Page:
PACTE Act: what impact on industrial property?

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PACTE Act: what impact on industrial property?


After having been the subject of numerous discussions in Assemblée Nationale and Sénat, the “PACTE” (Plan d’Action pour la Croissance et la Transformation des Entreprises) Act was enacted and published on Thursday, May 23 in the Journal Officiel (Act N ° 2019-486, JORF N ° 0119).


This law, which aims to encourage innovation and growth of companies, introduces substantial changes in intellectual property and lead to modifications of the French Intellectual Property Code.

Article 118: The term of protection conferred by a utility certificate shall be 10 years, as against 6 years to date, and an application for a utility certificate may be converted into a patent application.

Article 121: An administrative “opposition” procedure to a granted French patent will be created, as well as of appeal on the decisions issued. Such an opposition procedure should be quicker than a lawsuit, and could be close to the opposition proceedings before the European Patent Office and various national offices, in particular in the United States, Japan, Germany and United Kingdom. The details of this procedure (time, costs, appeal, etc…) will be set by ordinance.

Article 122: INPI may reject a patent application not only for lack of novelty but also for lack of inventive step. Currently, INPI can only reject a patent application for a manifest lack of novelty. It is therefore a new standard of review, already applied by other national and regional patent offices, with the aim of strengthening the presumption of validity of a French patent.

Article 124: The law specifies the conditions for determining the limitation period for an infringement action, that is: 5 years from the day when the owner of an industrial property right knew, or should have known, the last fact allowing him to exercise said action). It also establishes the imprescriptibility of invalidity actions of patents, trademarks, designs and models, and plant variety certificates (COV).

These provisions will come into force either no later than one year after the publication of the “PACTE” Act, that is in June 2020, or six months after the publication of an ordinance (that should be published no later than 9 months after the promulgation of said Act), that means in the course of 2021.

Furthermore, article 201 of the law provides the transposition of the EU directive 2015-2436 (Trademark package), by ordinance, within a period of six months from the enactment of this PACTE Act.

This ordinance having to be followed by a ratification bill within 6 months of its publication, it is expected that the provisions of the Trademark Package marks will become effective in the course of 2020.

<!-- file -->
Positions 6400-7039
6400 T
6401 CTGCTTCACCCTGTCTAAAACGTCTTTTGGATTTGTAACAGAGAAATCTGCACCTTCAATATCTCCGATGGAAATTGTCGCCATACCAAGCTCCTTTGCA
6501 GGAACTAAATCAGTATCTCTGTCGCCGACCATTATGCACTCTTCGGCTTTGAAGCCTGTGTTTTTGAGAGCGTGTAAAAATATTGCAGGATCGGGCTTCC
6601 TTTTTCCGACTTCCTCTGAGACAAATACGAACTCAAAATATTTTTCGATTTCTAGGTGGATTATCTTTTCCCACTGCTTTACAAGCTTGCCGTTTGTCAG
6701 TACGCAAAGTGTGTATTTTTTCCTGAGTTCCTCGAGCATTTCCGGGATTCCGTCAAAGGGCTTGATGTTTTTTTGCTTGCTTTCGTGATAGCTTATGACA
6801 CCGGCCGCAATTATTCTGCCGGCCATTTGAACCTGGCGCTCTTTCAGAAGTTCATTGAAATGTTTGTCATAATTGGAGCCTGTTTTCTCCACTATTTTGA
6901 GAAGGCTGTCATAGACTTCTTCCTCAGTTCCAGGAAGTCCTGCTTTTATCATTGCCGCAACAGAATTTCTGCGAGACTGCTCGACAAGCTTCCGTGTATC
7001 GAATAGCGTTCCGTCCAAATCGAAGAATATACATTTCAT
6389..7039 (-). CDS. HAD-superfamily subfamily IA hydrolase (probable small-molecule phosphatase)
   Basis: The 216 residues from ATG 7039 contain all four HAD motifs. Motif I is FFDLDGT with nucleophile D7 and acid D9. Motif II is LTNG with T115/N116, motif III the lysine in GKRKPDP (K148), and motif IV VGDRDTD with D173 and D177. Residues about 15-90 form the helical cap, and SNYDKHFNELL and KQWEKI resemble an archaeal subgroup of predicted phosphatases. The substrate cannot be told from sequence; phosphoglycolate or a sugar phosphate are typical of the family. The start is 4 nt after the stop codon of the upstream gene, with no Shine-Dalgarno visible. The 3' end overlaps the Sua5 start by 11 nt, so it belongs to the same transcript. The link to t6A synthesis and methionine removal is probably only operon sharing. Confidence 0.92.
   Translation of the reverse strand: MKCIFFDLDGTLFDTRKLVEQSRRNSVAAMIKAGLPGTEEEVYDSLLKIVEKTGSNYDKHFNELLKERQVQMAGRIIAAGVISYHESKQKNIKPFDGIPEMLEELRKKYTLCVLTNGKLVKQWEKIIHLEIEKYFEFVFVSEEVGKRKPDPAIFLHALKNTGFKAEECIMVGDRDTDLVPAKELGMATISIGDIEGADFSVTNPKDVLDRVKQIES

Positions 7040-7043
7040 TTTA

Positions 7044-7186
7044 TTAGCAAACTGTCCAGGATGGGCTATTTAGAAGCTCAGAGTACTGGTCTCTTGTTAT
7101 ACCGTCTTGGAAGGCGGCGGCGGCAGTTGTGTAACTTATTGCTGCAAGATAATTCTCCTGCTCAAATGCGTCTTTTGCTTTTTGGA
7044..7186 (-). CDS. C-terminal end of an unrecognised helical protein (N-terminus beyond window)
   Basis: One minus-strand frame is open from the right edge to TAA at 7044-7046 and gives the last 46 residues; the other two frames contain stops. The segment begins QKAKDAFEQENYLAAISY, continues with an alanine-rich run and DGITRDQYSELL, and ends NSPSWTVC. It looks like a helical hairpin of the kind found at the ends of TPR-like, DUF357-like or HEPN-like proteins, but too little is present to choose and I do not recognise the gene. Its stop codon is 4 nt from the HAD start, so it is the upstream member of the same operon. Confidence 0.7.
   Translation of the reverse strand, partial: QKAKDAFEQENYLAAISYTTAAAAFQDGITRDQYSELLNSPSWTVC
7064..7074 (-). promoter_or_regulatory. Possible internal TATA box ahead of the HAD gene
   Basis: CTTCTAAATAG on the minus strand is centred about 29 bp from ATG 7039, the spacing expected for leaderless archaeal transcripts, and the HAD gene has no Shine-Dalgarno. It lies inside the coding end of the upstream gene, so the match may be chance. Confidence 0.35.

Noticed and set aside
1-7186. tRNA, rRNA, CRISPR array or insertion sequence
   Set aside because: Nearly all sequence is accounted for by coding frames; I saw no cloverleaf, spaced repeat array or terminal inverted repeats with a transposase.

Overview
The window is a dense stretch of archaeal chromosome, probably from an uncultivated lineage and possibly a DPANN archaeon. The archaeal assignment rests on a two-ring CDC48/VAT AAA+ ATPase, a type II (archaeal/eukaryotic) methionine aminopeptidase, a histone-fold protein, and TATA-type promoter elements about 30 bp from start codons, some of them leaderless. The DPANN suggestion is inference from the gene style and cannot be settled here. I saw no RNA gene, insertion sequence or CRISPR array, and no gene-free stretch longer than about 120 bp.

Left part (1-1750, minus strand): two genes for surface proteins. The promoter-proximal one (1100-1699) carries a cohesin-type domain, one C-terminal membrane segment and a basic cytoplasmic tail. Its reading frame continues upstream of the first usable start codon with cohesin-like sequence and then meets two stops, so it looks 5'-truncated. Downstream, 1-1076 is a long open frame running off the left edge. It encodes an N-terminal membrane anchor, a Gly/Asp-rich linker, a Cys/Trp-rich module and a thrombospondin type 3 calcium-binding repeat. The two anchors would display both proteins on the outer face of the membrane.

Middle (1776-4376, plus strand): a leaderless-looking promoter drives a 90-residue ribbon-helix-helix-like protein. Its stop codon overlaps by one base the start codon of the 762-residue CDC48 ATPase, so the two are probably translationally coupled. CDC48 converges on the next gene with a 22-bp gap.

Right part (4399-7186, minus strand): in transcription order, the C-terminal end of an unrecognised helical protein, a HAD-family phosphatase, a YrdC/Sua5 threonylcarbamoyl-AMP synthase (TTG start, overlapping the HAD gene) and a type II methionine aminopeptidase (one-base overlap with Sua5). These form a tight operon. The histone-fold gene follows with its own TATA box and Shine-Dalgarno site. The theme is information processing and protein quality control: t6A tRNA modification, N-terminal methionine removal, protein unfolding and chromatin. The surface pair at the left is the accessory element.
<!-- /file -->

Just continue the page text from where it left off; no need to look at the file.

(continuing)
The main innovations arising from the implementation of this directive will be:

1) Signs that can be registered as trademarks

        • removal of the requirement of graphic representation; It will be possible to file audio or multimedia files for sound marks or moving image marks.

2) New risks for applicants/holders of trademarks

        • a simple statement of opposition, only mentioning the identity of the parties and the marks at issue, may be made with the INPI within in a period of two months following the publication of the application for registration; the opponent will then have an additional period of one month to provide the statement of means and evidence;
        • new prior rights, such as a company name, may serve as a basis for opposition;
        • it will be possible to ground an opposition on several earlier rights belonging to the same owner;
        • the invalidity action, as well as the revocation action for non-use will be simplified by the establishment of an administrative procedure before the PTO, which shall have exclusive jurisdiction, except in case of counter actions, which will remain subject to the jurisdiction of the courts.

3) New means available to the trademark holders

        • the infringement of a trademark with a reputation at national level will be a violation of trademark law (whereas previously, this infringement of such a mark was sanctioned as regards the law of torts); thus the holder of a mark with a reputation can bring an infringement action and may also file an opposition or an invalidity action against a subsequent identical or similar trademark, designating different goods or services.


This law therefore aims to confer a stronger legal value on French industrial property rights.

Do not hesitate to contact us for any advice adapted to your situation.